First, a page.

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Vision Vancouver holds West End forum


Vision Vancouver holds West End forum

'I'd like to believe we're not being massaged,' West End resident Aerlyn Weissman says of the town hall hosted by Vision Vancouver members (above). IMAGE 1 OF 1
Participants want real say in community planning
West End residents packed St Paul’s Anglican Church to air their concerns about housing, transportation, neighbourhood development and other issues at a Vision Vancouver town hall Nov 7.

Vancouver Mayor Gregor Robertson, Councillor Tim Stevenson, school board trustee Cherie Payne and park board commissioners Aaron Jasper and Trevor Loke fielded questions and comments from the predominantly friendly audience and provided updates on city initiatives.

Robertson says affordable housing has been the council’s top priority because the market is not keeping up with need.

“The city owns tons of land and buildings; we need to use those assets a lot better and leverage more affordable housing on those sites,” he says.

Robertson says the city will be entertaining 20 proposals for development of buildings up to six storeys along such critical arteries as Main Street to achieve more density. “It has to be affordable; 20 percent below market [value] if it’s for sale or it has to be rental housing.”

Robertson says the city wants to create an affordable housing authority to ensure that type of housing is built.

But not everyone who showed up at the forum was convinced that city council’s plans are in residents’ best interests.

Prior to the start of the meeting, almost a dozen people representing neighbourhood associations across the city gathered outside bearing placards that read "Stop Vision."

Spokesperson Rand Chatterjee believes the majority of council is “out to bulldoze” Vancouver neighbourhoods to benefit private developers.

“We’re very upset in particular with the bulldozing of low-income housing and the restriction on low-income housing in the city, from Little Mountain to Heather Place and countless seniors housing and older buildings that had been in public hands, had been affordable rental, are being sold off, privatized, and we’re sick of it.”

Chatterjee is skeptical of the new community plans that are being developed. “They’re a sham; there’s no conservation whatsoever. The entire intent is to manufacture consent for redevelopment.”

He’d like to see a replication of the “open door” West End planning process of the late 1970s-'80s. “It was done with the planning staff working with the community, in the community.” 

West End resident Aerlyn Weissman, who has been involved with the area’s planning from the beginning, also remembers when the process was more community-focused. She says the 1987 plan included more participation and real decision making by the community. “This time around, we’re advisory,” she says.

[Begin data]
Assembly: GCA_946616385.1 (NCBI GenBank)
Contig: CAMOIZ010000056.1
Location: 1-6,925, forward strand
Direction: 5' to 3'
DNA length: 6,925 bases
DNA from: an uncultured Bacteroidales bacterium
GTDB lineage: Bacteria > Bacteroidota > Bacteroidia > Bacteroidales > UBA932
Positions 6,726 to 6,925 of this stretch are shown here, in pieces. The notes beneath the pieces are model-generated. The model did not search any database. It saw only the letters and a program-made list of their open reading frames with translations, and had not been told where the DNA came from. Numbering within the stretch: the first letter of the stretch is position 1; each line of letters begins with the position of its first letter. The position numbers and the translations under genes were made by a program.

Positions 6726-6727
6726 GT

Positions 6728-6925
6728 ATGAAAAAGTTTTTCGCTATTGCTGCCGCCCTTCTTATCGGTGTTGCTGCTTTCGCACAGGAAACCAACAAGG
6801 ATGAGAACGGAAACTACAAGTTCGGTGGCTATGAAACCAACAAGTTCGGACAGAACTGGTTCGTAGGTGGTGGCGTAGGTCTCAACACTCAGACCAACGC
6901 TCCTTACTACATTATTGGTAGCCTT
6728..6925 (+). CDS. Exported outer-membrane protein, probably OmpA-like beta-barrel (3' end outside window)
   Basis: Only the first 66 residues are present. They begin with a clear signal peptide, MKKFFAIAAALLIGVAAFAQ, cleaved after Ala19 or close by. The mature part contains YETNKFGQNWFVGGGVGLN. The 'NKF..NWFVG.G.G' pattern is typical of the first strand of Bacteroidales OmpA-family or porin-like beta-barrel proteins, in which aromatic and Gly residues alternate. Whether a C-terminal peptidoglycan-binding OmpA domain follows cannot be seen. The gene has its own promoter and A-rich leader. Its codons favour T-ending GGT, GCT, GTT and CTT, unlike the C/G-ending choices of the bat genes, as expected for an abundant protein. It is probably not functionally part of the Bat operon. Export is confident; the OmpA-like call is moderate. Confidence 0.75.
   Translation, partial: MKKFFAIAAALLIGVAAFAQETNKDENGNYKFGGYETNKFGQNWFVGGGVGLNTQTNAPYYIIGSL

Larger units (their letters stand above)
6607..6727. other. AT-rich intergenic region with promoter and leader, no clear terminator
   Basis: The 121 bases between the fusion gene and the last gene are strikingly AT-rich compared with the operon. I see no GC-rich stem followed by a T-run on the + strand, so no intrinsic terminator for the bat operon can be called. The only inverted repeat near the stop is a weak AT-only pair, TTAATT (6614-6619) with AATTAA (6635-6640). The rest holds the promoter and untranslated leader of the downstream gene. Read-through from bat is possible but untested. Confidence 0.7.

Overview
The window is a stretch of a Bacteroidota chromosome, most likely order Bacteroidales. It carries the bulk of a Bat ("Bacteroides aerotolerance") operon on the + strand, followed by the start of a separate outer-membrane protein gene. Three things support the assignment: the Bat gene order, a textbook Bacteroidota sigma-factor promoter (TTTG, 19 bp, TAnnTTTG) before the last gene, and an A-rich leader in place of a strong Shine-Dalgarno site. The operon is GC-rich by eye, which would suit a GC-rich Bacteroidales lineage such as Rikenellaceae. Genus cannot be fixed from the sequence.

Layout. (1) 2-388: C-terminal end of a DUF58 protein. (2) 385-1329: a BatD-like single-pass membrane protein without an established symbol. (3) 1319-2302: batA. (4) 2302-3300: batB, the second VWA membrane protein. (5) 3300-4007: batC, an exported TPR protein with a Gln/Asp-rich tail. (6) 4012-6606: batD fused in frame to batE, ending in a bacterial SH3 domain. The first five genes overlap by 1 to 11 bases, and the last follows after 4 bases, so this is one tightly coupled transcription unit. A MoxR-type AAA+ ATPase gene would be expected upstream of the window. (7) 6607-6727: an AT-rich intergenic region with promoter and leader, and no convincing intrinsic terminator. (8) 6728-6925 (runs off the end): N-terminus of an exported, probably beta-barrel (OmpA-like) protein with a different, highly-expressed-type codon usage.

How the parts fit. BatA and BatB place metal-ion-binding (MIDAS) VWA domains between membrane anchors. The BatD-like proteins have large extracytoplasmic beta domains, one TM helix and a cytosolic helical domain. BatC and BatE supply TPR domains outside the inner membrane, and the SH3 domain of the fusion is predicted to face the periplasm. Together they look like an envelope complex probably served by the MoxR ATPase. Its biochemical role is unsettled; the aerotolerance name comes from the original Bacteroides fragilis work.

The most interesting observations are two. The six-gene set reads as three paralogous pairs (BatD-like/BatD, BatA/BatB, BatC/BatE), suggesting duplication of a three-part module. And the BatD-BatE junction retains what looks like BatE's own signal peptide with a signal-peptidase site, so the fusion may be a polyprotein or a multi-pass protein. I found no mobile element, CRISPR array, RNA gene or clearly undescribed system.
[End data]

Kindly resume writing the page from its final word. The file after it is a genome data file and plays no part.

“I’d like to believe we’re not being massaged,” she says of the town hall.

“The city has made a big issue about community engagement,” she explains, but she too is skeptical about who’s making the decisions and whose interests will be prioritized.

She says that by the time the community is consulted, it has very little opportunity or influence to make changes. “You’re always chasing a process you’re not fundamentally a part of.”

Echoing Chatterjee, Weissman says she’s waiting to see if events like the town hall are an exercise in “manufacturing consent” — or a place where the social capital of the citizens who inhabit and built the community is acknowledged and harnessed.

City planners recently completed a cultural assets mapping process that recognized the West End as the gay hub.

Vancouver school board trustee Cherie Payne, who recently returned to the West End after a 13-year absence, says one of the main reasons she is now a resident and owner in the area is to be close to a very large queer community.

“I think that people who have grown up in or come of age as members of a cultural minority see the world a little bit differently, mainly because we’re treated a little bit differently,” she says. “It’s important for me to be near a queer community so that I could hear people who had that kind of shared perspective and that shared experience.”

Weissman says that unless housing issues are addressed so queer people can afford to live here, the West End will become “a façade of something that used to be a heart of the queer community.”

Dean Malone, co-chair of the city’s LGBTQ advisory committee, says a subcommittee has been struck to liaise with the city’s planning department and West End planning.

“We’re going to be working directly now with the planning process to make sure Davie Village continues to have queer significance,” Malone says.